Friday, 05, March 2011Matthew 17:1-9- In the Gospel lesson an experience with God is transforming as Jesus is transfigured before three of His disciples. The Transfiguration is a worship experience. The Transfiguration is an experience that blows the mind. Many questions go unanswered. How could the holy presence of God come into a human frame? How do you explain the exceeding brightness of the physical Jesus? How could Moses and Elijah appear in bodily form? Does God come in a cloud and does God have a real voice? Perhaps our only reaction and answer is worship. Like Peter, we do not know what to say. Like the disciples, we are overcome with awe and adoration. Jesus and his three disciples go up to pray and worship and the experience results in worship of Christ.

Before the cross, Resurrection, and Ascension, we get a glimpse of the inner, true nature of the Son of God. Until this time we saw God’s glory manifested in Jesus as the Wise Men saw in him a king, in John the Baptist’s confession of Jesus as Messiah, and in the miracles of Jesus. Now we see directly the divine nature of Jesus. This brings us to the uniqueness of Jesus — “They saw no one but Jesus only.” In the light of Jesus’s being the only Son of God, then, we must confront the pluralism of our day. In the movie O God! John Denver asks George Burns (who plays the part of God), whether Jesus was his son. “God” answers, “Jesus is my son, Mohammed is my son, Buddha is my son, and Confuscius is my son.”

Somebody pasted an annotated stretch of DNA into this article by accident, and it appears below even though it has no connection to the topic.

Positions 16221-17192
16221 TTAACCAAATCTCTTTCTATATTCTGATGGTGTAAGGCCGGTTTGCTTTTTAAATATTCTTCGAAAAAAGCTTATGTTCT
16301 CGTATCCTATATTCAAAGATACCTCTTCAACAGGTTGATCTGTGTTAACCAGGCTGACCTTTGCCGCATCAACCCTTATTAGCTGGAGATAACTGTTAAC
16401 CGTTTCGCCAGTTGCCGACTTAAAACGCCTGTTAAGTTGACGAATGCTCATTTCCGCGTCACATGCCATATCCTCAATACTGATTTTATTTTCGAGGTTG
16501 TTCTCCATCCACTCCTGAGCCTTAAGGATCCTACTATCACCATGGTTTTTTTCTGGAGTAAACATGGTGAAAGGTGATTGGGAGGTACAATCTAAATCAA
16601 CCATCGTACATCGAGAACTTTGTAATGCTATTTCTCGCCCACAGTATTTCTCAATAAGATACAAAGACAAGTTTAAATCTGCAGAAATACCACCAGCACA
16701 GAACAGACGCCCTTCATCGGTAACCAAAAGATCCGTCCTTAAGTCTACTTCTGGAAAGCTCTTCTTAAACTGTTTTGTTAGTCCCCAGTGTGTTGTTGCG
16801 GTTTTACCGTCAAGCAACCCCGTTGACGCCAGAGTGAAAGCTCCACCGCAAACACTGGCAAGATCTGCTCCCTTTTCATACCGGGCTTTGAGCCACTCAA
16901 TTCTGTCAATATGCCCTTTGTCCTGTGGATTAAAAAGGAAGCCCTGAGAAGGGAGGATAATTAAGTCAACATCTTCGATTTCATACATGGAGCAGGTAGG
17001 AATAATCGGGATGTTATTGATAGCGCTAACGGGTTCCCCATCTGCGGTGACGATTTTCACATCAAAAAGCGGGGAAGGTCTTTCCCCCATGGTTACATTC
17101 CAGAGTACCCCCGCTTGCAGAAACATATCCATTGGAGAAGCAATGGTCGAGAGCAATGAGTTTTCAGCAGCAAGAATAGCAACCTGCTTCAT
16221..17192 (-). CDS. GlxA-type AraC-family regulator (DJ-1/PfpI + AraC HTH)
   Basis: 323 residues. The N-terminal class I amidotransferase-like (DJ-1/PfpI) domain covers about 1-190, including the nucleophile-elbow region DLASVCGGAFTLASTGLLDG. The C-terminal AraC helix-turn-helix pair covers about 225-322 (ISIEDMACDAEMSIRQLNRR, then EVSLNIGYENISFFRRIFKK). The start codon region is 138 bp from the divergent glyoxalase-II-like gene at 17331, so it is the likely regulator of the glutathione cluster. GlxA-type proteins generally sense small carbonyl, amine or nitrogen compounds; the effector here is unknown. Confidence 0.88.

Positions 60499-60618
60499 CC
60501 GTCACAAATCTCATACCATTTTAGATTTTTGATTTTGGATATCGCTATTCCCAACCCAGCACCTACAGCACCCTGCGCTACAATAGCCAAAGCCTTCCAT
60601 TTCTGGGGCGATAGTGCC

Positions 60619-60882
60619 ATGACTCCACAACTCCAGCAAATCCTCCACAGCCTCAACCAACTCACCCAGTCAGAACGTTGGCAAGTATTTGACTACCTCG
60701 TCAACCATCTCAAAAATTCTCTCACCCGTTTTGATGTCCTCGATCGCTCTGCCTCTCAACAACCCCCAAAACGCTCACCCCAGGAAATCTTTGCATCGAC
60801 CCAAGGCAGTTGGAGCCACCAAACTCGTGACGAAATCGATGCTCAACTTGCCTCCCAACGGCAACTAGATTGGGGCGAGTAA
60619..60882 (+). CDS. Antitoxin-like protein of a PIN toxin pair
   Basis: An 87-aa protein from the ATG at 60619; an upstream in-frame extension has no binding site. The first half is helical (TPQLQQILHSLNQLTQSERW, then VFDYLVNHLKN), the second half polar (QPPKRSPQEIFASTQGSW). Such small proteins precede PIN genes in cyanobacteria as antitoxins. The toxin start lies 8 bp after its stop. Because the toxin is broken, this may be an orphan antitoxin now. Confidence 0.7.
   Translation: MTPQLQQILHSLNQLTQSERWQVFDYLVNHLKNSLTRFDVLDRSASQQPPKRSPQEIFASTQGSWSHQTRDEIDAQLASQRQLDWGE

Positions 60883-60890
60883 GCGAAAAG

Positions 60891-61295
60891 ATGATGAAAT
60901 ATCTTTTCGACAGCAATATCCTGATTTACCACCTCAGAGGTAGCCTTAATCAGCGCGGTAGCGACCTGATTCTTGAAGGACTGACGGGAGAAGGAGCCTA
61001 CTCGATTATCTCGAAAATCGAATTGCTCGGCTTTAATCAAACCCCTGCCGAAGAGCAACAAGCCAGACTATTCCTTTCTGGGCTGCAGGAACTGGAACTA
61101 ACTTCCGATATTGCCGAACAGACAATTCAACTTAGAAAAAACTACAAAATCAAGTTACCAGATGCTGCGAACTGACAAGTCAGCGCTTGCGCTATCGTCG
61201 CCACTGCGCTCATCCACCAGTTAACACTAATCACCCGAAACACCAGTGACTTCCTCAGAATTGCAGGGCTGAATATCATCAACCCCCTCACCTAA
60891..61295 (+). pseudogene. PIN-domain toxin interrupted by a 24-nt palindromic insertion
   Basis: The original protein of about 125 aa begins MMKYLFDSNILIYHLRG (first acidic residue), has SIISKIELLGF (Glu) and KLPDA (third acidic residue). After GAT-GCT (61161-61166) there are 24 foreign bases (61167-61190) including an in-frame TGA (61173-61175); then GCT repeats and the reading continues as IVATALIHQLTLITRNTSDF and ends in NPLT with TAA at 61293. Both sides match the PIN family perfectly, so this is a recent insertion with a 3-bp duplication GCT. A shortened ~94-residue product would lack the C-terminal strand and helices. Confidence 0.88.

Prayers from Lutheran Service Book © 2006 Concordia Publishing House
Lectionary Preaching Workbook Series A by John Brokhoff © 1980 CSS Publishing Lima OH
For All the Saints A Prayer Book for and By the Church Vol. II © 1995 by the American Lutheran Publicity Bureau, Delhi, NY